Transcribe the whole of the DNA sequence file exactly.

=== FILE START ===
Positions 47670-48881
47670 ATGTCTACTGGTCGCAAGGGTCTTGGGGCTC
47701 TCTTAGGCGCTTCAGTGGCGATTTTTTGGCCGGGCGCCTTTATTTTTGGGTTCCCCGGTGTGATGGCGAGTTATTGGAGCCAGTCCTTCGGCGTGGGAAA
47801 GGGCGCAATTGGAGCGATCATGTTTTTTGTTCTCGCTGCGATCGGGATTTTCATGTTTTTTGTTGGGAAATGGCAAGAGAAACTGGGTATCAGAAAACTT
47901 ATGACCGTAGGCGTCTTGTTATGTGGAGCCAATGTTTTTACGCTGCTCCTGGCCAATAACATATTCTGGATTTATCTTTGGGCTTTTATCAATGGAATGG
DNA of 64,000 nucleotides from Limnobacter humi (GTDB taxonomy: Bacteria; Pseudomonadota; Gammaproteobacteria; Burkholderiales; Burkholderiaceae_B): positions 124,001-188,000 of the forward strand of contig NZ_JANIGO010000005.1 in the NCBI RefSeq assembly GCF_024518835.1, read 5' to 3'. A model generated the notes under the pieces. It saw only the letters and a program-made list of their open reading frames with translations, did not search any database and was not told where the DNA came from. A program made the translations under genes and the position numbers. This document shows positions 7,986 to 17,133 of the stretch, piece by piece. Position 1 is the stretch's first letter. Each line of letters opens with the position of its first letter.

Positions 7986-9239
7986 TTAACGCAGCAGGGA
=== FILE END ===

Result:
Positions 47670-48881
47670 ATGTCTACTGGTCGCAAGGGTCTTGGGGCTC
47701 TCTTAGGCGCTTCAGTGGCGATTTTTTGGCCGGGCGCCTTTATTTTTGGGTTCCCCGGTGTGATGGCGAGTTATTGGAGCCAGTCCTTCGGCGTGGGAAA
47801 GGGCGCAATTGGAGCGATCATGTTTTTTGTTCTCGCTGCGATCGGGATTTTCATGTTTTTTGTTGGGAAATGGCAAGAGAAACTGGGTATCAGAAAACTT
47901 ATGACCGTAGGCGTCTTGTTATGTGGAGCCAATGTTTTTACGCTGCTCCTGGCCAATAACATATTCTGGATTTATCTTTGGGCTTTTATCAATGGAATGG
DNA of 64,000 nucleotides from Limnobacter humi (GTDB taxonomy: Bacteria; Pseudomonadota; Gammaproteobacteria; Burkholderiales; Burkholderiaceae_B): positions 124,001-188,000 of the forward strand of contig NZ_JANIGO010000005.1 in the NCBI RefSeq assembly GCF_024518835.1, read 5' to 3'. A model generated the notes under the pieces. It saw only the letters and a program-made list of their open reading frames with translations, did not search any database and was not told where the DNA came from. A program made the translations under genes and the position numbers. This document shows positions 7,986 to 17,133 of the stretch, piece by piece. Position 1 is the stretch's first letter. Each line of letters opens with the position of its first letter.

Positions 7986-9239
7986 TTAACGCAGCAGGGA